France has ‘completely failed to regulate’ toll roads, says EDHEC

French authorities have allowed 'profits that have no relationship' with market risks, according to the research institute.

French authorities have “completely failed to regulate” outsized returns in the country’s toll road concessions, according to Frédéric Blanc-Brude, director of the EDHEC Infrastructure Institute and co-author of a new report on the issue.

The Singaporean institute found overall return for toll road concessionaires in France is between 6.4 percent and 7.8 percent. However, the average return on equity rises to  between 27 percent and 35 percent when taking into account the debt on the balance sheets of the concessionaires. This “has no equivalent in Europe”, according to EDHECinfra, whose findings were referenced last week in a report by France’s Senate Investigative Committee on motorway concessions.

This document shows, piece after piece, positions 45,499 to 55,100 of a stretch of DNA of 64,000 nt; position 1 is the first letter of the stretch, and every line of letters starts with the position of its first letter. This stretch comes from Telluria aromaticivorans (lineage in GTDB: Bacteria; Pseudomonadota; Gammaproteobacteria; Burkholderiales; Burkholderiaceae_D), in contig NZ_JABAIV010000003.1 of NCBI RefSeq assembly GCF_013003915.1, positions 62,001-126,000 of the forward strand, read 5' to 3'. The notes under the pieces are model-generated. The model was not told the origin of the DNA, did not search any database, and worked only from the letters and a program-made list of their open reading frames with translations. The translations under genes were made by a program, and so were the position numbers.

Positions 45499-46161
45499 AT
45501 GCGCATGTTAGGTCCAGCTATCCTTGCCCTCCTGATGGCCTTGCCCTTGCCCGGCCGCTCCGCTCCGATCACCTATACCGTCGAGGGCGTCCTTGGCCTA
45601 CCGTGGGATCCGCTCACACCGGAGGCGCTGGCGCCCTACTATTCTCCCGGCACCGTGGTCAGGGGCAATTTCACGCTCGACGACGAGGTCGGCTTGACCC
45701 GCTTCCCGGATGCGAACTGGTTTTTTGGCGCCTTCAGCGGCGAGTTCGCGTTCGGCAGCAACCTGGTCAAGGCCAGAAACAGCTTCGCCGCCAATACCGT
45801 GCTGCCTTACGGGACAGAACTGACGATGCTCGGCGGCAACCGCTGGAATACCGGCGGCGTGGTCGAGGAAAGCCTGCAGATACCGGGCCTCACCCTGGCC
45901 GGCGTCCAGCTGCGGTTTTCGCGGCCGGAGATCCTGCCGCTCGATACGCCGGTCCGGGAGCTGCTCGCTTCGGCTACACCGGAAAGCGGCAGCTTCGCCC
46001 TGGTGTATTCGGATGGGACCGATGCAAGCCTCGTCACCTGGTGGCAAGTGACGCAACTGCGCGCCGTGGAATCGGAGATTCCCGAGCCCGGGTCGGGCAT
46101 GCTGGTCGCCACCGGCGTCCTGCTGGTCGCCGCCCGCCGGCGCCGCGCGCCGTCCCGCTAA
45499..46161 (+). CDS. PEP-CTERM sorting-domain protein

While the committee has taken EDHEC’s findings into consideration, Blanc-Brude does not believe this issue is exclusive to French toll roads.

“The leverage has been increasing,” he told Infrastructure Investor, noting that in the cases for this report, leverage was close to 80 percent. “There’s a clear trend of more leverage, cheaper debt, lower cost of equity and in some cases, lower corporate debt.”

The situation is not helped by a failure to bring tariff levels down and to make contracts fairer when their extension was being negotiated in 2015.

“We could imagine a slightly less wait-and-see attitude from the legislator. It should be possible to find a fairer framework sooner for the tolls paid by motorists in France,” concluded Blanc-Brude alongside co-author Noël Amenc.

The pair recommended what they see as a fairer model of tolls being at least 15 percent lower while still allowing concessionaires to retain profits on the contracts.

“With a lower WACC by one percentage point, we could lower tolls by 15 percent on average without undermining the economics of the contract,” Blanc-Brude said in a statement. “In fact, the rate used by the Ministry of Transport is several percentage points above the cost of risk actually borne by shareholders.”

The Senate has now called for the government to no longer renew or extend these contracts and instead find a new model which will include regular review clauses to take into account the evolution of the cost of capital.